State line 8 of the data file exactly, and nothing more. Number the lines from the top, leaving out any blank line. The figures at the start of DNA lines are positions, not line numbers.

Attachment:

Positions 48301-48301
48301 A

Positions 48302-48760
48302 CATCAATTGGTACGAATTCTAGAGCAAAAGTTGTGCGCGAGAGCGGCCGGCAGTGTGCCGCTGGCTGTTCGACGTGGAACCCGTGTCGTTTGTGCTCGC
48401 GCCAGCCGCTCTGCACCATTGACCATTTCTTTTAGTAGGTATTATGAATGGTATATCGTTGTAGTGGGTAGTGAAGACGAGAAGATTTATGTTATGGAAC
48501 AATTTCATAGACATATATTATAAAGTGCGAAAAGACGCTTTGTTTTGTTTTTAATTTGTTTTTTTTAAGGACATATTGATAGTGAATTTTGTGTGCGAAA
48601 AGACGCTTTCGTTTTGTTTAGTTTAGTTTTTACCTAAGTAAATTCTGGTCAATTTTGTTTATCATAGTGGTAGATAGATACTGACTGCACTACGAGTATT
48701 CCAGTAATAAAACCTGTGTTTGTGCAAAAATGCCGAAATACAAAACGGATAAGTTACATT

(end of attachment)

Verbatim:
48701 CCAGTAATAAAACCTGTGTTTGTGCAAAAATGCCGAAATACAAAACGGATAAGTTACATT